A torus interconnect is a network topology for connecting processing nodes in a parallel computer system. It can be visualized as a mesh interconnect with nodes arranged in a rectilinear array of N = 2, 3, or more dimensions, with processors connected to their nearest neighbors, and corresponding processors on opposite edges of the array connected. The lattice has the topology of an N dimensional torus and each node has 2N connections.
A number of supercomputers on the TOP500 list use three dimensional torus networks, e.g. IBM's Blue Gene/L and Blue Gene/P, and the Cray XT3. IBM's Blue Gene/Q uses a five dimensional torus network. Fujitsu's K computer and the PRIMEHPC FX10 use a proprietary six dimensional torus interconnect called Tofu.
- In a two dimensional torus interconnect, the nodes are imagined laid out in a two dimensional rectangular lattice of rows and columns, with each node connected to its 4 nearest neighbors, and corresponding nodes on opposite edges connected. The connection of opposite edges can be visualized by rolling the rectangular array into a "tube" to connect two opposite edges and then bending the "tube" into a torus to connect the other two.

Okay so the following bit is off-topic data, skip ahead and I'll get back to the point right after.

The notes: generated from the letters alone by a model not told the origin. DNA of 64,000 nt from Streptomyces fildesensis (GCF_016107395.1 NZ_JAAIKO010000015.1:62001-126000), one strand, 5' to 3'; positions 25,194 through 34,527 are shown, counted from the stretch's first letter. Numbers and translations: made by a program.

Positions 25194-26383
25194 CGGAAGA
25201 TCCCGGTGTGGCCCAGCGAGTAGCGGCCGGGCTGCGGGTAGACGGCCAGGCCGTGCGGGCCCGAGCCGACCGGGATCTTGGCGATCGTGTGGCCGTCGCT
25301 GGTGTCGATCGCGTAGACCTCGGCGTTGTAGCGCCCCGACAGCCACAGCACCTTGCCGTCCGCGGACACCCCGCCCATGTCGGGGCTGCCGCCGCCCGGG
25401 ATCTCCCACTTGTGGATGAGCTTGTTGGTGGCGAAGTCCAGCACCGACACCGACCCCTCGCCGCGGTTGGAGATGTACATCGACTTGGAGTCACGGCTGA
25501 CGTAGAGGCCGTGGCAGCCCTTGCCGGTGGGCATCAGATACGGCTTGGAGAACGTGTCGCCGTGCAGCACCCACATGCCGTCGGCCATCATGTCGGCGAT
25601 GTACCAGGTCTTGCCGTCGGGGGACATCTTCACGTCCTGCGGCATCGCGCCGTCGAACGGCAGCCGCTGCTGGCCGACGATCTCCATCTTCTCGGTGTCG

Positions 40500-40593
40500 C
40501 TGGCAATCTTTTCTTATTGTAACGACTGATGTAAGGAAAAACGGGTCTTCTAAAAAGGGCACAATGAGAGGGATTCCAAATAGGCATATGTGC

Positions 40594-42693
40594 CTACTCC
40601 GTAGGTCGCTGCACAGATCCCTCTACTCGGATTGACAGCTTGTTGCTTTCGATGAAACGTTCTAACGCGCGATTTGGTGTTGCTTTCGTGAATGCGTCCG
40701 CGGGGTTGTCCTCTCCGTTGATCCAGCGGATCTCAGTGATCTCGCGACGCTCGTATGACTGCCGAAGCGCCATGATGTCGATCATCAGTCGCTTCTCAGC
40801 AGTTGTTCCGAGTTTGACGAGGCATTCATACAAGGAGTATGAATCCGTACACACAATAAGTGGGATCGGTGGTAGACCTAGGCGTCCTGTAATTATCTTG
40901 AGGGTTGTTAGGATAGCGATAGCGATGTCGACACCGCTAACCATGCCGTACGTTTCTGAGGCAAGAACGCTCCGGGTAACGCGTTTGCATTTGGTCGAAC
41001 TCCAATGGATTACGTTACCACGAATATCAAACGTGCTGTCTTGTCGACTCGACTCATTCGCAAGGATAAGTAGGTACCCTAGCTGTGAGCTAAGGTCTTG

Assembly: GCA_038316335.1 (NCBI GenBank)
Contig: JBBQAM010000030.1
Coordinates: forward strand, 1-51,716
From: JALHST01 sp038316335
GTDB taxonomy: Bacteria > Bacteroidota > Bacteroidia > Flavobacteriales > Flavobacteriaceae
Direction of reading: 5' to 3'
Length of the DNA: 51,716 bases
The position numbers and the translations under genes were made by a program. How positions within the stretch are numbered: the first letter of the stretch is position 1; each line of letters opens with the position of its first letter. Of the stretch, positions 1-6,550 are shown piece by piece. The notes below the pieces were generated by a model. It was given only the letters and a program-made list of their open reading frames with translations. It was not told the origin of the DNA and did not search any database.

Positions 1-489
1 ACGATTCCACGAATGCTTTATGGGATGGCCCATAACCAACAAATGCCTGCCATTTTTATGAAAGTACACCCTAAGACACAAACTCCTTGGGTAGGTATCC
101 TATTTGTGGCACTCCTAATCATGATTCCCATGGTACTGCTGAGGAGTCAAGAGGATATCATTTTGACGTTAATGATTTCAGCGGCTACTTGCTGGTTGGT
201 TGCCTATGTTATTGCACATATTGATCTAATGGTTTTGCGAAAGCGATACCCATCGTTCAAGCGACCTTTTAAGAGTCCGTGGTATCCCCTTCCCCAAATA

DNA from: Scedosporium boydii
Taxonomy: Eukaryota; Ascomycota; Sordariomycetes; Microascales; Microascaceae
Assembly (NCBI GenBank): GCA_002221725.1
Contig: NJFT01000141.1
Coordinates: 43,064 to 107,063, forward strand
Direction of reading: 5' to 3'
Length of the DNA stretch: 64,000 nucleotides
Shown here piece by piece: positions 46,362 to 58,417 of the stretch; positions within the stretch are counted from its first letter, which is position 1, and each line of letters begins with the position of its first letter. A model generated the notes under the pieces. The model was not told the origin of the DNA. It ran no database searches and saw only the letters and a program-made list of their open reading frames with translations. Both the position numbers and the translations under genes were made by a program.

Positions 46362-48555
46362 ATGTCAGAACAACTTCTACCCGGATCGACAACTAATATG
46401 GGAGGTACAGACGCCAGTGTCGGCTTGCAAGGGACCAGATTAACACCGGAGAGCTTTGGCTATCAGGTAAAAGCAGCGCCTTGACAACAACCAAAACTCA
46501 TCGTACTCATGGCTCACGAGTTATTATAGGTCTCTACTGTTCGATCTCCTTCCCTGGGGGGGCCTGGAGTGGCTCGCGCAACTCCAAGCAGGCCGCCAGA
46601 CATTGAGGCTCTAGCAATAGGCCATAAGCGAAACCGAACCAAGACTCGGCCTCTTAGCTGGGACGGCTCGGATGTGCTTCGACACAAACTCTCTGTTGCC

- In a three dimensional torus interconnect the nodes are imagined in a three dimensional lattice in the shape of a rectangular prism, with each node connected with its 6 neighbors, with corresponding nodes on opposing faces of the array connected.
Higher dimensional arrays can't be directly visualized, but each higher dimension adds another pair of nearest neighbor connections to each node.
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